ICPO warns public vs banned firecrackers

Health and security officials prefer that the public use safer noisemakers like torotot or trumpet in greeting the New Year. (Jennifer P. Rendon photo)

By Jennifer P. Rendon

Just like in previous years, the Iloilo City Police Office (ICPO) has again reminded the public against the use of banned firecrackers and pyrotechnics to celebrate the New Year.

Colonel Joeresty Coronica, Iloilo City police chief, again appealed to the public to “revel responsibly.”

Coronica’s statement came in the heels of the issuance of the PNP Firearms and Explosives Office (FEO) of the list of prohibited firecrackers.

This list aims to regulate and monitor manufacturing, sale and use; and to reduce firecracker-related injuries during the revelries.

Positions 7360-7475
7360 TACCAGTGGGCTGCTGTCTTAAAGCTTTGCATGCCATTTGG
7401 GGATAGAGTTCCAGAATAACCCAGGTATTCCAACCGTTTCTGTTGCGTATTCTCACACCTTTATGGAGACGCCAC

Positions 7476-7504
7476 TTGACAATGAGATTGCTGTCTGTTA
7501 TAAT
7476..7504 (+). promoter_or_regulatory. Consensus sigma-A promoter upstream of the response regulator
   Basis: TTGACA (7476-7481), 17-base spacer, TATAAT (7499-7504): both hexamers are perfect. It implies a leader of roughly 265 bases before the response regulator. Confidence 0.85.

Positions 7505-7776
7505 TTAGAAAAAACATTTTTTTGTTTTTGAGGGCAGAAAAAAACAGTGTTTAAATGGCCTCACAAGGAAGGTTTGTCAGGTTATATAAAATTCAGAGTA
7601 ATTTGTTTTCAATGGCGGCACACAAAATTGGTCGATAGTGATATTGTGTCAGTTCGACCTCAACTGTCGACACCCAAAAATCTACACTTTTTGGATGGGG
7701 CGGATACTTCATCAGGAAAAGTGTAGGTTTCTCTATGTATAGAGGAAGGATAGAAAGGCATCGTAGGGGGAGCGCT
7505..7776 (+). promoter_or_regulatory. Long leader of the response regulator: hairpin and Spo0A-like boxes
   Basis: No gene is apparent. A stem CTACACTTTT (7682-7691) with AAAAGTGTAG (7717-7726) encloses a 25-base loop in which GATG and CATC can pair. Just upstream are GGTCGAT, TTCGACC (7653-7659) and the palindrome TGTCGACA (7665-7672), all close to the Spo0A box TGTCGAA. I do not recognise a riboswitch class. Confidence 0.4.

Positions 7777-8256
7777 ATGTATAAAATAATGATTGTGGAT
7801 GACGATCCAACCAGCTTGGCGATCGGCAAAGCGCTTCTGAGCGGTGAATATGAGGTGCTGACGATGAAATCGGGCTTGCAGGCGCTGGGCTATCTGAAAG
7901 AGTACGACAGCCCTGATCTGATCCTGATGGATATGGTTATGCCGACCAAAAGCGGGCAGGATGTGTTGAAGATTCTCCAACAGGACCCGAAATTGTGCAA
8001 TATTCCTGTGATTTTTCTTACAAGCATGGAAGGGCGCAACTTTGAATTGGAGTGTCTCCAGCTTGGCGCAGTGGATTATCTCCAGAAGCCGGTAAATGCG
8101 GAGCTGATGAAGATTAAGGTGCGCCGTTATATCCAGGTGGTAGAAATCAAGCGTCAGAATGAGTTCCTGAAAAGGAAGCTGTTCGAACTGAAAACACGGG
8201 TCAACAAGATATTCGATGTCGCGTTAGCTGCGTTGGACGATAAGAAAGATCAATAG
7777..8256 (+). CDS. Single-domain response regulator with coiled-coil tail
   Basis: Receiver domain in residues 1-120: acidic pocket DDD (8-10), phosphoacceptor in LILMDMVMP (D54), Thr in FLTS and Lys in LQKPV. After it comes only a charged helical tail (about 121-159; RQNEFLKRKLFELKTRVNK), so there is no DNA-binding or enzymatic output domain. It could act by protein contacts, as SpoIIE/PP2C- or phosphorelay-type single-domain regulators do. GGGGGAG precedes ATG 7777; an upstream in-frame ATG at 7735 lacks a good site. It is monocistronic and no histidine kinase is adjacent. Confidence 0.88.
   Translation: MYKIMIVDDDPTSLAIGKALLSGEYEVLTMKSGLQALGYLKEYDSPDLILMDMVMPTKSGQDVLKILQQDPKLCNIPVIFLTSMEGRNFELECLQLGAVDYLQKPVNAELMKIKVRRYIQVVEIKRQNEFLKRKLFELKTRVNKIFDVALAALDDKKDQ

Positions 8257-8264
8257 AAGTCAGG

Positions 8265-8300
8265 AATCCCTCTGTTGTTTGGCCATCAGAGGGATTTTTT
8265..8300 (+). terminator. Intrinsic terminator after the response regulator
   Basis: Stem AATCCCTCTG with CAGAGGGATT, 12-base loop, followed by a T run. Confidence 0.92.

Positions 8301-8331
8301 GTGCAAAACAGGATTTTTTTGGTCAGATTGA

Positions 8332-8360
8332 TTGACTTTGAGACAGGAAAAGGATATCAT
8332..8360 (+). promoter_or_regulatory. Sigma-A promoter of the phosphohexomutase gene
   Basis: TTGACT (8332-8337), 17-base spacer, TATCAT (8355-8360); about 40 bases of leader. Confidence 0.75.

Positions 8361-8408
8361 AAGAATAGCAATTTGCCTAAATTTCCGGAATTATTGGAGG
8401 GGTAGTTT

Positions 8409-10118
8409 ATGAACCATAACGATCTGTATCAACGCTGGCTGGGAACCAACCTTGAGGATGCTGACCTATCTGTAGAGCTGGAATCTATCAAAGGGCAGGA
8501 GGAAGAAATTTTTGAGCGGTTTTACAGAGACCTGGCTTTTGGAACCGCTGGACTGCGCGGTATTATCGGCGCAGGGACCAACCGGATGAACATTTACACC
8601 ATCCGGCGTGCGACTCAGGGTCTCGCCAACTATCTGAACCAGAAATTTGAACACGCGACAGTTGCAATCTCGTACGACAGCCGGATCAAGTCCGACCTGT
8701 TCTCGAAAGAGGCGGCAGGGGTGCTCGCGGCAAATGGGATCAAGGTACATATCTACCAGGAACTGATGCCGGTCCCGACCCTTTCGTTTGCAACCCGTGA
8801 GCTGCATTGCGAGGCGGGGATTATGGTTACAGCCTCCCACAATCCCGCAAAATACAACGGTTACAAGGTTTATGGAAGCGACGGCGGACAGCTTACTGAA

The prohibited items include:

* Watusi;

* Poppop;

* Five-Star;

* Pla-Pla;

* Piccolo;

* Giant Bawang;

* Goodbye Bading;

* Goodbye Philippines;

* Atomic Bomb;

* Super Lolo;

* Lolo Thunder;

* Kwiton;

* Hello Columbia;

* Juda’s Belt;

* Giant Whistle Bomb;

* Atomic Triangle;

* Goodbye Delima;

* Mother Rocket;

* Goodbye Napoles;

* Coke-In-Can;

* Super Yolanda;

* Pillbox;

* Bin Laden;

* Kabasi;

* Boga

The PNP said firecrackers should contain a maximum of 0.3 grams or 1/3 teaspoon of gunpowder; anything exceeding this is considered illegal.

Coronica said that violations will have corresponding consequences.

Relatively, orders have been issued to station commanders to monitor compliance, ensuring products available in the markets are from licensed manufacturers and registered dealers and retailers.

“We need the public’s cooperation for everyone’s safety. Let us celebrate safely and securely, using alternative noise-makers to avoid injuries and risks to personal lives and public safety. Huwag na subukan baka ika’y magsisi sa huli,” Coronica said.

Under Republic Act 7183 or as the Firecrackers Law, individuals violating its provisions regarding the manufacture, sale, distribution, or use of firecrackers and pyrotechnic devices may face fines between P20,000 and P30,000 and/or imprisonment for up to one year.